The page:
That Simpson was able to perform that act without being physically accosted — a low bar, undeniably — is a testament to how outsider voices are increasingly more tolerated in the insular and conservative world of country music. Acts such as Simpson, Jason Isbell, Chris Stapleton, and Miranda Lambert have been loath to regurgitate the company line preached by the genre’s standard-bearers.

While country music has always had its brand of anti-establishment figures (a legacy that includes Townes Van Zandt, Merle Haggard, and the genre’s pioneer, Hank Williams) this latest cadre of interlopers seem to trace their lineage to one group in particular — Drive-By Truckers.

Click HERE for the SF Weekly's interview!

Alan Doyle going strong post-Great Big Sea (Playing Fri. 1/19 at GAMH with Donovan Woods)


For longtime fans of Newfoundland combo Great Big Sea, frontman Alan Doyle has some good news and some bad news. On the upside, he has a rollicking new solo effort out, his third — the Bob Rock-produced “A Week at the Warehouse” — which captures Great Big Sea’s kinetic Celt-rocking spirit. On the downside, when the band’s original member Sean McCann left in 2013 after two decades, he and co-founder Bob Hallett discussed amicable ways to continue without him. “We couldn’t come to an agreement so there was nothing left to do but move on,” says Doyle. “So it’s all good, everybody seems to be quite happy doing what they’re doing, and the door is still wide open.”

Click HERE for his interview with the SF Examiner!

Breakout band Wallows kicks off headlining tour in SF (Playing Wed. 1/24 at GAMH with Hazel English – Goldenvoice Presents)


There’s an ease that comes across when you talk with Wallows, the Los Angeles alt-rock trio fronted by “13 Reasons Why” star Dylan Minnette. As befits friendships that have lasted since school days, there are inside references and attempts to crack each other up. If there are nerves about the band’s launching its first nationwide tour — as the headliner, no less — they’re nowhere to be seen.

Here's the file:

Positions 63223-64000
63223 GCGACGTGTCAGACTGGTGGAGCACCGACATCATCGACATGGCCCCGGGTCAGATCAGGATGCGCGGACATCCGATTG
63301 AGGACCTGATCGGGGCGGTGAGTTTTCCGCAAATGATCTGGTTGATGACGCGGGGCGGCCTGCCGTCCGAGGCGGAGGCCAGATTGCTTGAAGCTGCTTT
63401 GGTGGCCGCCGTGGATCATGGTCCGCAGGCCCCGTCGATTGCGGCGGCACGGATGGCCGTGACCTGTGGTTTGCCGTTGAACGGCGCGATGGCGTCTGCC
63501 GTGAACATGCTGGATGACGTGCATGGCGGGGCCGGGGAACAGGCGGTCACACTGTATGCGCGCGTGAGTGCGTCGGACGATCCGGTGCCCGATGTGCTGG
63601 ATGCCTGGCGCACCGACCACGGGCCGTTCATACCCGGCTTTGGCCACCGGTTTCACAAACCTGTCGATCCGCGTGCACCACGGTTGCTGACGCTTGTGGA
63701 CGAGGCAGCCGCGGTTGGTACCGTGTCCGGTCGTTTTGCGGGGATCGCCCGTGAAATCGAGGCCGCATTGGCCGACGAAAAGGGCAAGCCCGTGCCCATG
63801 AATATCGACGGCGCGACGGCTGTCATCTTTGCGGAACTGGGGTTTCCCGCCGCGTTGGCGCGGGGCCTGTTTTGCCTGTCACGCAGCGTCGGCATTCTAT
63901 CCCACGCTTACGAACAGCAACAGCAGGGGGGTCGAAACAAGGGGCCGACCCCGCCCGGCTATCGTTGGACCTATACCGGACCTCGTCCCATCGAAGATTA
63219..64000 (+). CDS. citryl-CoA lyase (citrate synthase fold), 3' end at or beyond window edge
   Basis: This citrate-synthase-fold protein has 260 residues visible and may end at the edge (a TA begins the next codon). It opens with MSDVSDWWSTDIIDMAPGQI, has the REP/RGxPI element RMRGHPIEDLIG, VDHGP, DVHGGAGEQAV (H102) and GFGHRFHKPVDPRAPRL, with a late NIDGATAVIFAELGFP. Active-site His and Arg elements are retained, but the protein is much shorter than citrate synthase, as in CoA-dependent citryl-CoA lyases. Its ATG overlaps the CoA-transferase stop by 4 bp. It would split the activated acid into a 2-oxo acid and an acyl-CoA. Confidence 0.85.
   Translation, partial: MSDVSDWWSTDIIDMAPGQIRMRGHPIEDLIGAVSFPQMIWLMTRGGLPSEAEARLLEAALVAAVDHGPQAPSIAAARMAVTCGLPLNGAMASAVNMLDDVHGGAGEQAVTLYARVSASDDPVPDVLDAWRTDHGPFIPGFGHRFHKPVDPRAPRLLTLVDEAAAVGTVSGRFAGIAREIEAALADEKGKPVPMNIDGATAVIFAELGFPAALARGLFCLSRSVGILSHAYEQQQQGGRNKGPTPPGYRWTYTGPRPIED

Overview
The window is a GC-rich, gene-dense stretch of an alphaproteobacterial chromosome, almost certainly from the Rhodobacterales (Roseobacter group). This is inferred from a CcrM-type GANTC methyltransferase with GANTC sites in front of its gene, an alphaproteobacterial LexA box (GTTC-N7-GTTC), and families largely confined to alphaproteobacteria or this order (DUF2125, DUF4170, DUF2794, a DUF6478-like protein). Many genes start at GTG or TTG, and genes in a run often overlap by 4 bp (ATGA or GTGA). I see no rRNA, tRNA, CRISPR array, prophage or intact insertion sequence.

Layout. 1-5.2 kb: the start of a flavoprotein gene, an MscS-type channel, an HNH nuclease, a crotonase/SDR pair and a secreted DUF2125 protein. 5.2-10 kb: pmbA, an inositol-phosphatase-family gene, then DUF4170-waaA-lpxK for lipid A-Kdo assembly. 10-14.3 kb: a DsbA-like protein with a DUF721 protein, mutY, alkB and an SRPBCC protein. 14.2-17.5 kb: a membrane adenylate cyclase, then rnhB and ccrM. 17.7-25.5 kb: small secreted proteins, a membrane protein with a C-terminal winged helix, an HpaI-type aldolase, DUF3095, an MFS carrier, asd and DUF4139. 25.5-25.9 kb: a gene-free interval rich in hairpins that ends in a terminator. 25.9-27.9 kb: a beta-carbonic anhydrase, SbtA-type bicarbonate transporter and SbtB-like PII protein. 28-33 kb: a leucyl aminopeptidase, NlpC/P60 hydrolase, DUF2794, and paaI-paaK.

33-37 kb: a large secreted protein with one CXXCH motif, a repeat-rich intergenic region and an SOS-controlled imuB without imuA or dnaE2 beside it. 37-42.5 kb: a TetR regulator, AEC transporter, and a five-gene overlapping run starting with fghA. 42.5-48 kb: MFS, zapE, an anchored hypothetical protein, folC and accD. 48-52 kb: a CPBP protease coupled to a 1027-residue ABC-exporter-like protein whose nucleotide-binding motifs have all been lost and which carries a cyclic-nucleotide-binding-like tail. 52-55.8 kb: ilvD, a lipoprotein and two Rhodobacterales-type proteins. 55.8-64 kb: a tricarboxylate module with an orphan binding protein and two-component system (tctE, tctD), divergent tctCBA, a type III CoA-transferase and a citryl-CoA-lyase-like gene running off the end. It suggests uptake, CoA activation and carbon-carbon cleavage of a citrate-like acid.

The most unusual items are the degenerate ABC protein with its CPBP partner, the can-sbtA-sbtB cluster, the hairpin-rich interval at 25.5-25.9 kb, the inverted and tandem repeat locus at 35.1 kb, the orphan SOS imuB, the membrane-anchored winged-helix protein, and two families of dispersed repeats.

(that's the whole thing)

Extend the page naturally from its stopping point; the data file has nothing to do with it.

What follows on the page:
“It’ll be the first time we’ll be playing a show knowing that tomorrow we’re going to have to drive 10 hours to another city,” says Cole Preston, the band’s drummer. “But I think all of us, more than nervous, are really excited. We’ve all been friends since we were pre-pubescent booger weirdos, so it’s about time we all pile into a van.”
Click HERE for the SF Chronicle interview with the band!

Dirtybird’s Justin Jay Is Back, This Time With A Band (Fri. 11/24 at GAMH)


Dirtybird’s Justin Jay has predominantly been a solo DJ. From what started around as a group of friends jamming out, his band has morphed into a full-time musical endeavor. He spoke to SF Weekly about his newfound love of choir and opera, the Tame Impala reference on the cover art for his new album, Home, and the differences between touring as a DJ and as a member of a band.

Click HERE for the SF Weekly's interview!

Kishi Bashi On Turning Pain Into Art And His Secret Love For Smooth Jazz (Playing Sun. 11/19 at GAMH – SOLD OUT!)


Kishi Bashi doesn’t go into things lightly. On his latest album, “Sonderlust,” the classically trained violinist and Berklee College of Music alum combines his love of jazz, funk, electronic pop and psychedelic rock, coming up with a complex meditation on a particularly difficult period of his life. Having toured with left-field acts like Regina Spektor and Of Montreal, the 42-year-old musician (born Kaoru Ishibashi) is used to working on the fringes, and in the five years since going solo with 2012’s “151a” he has built up his own cult following. He spoke to us during rehearsals at his home in Athens, Ga.

Click HERE for his interview with the SF Chronicle!

Q&A: Patterson Hood On Drive-By Truckers’ Angry Political Anthem “The Perilous Night” (Playing GAMH on Wed. 2/7 & Thurs. 2/8)


Like many of us, Patterson Hood is mad as hell and has been for a while now. The Drive-By Truckers co-frontman has spent the past year-plus watching the rise of Donald Trump and all its attendant consequences with horror and frustration. Yet even coming off an album as overtly political as 2016’s American Band, for months he struggled to put his feelings into words. And then white supremacists marched through Charlottesville and murdered a counter-protester, and the president had the gall to say there were some “very fine people” among their ranks. Very quickly after that it all came pouring out.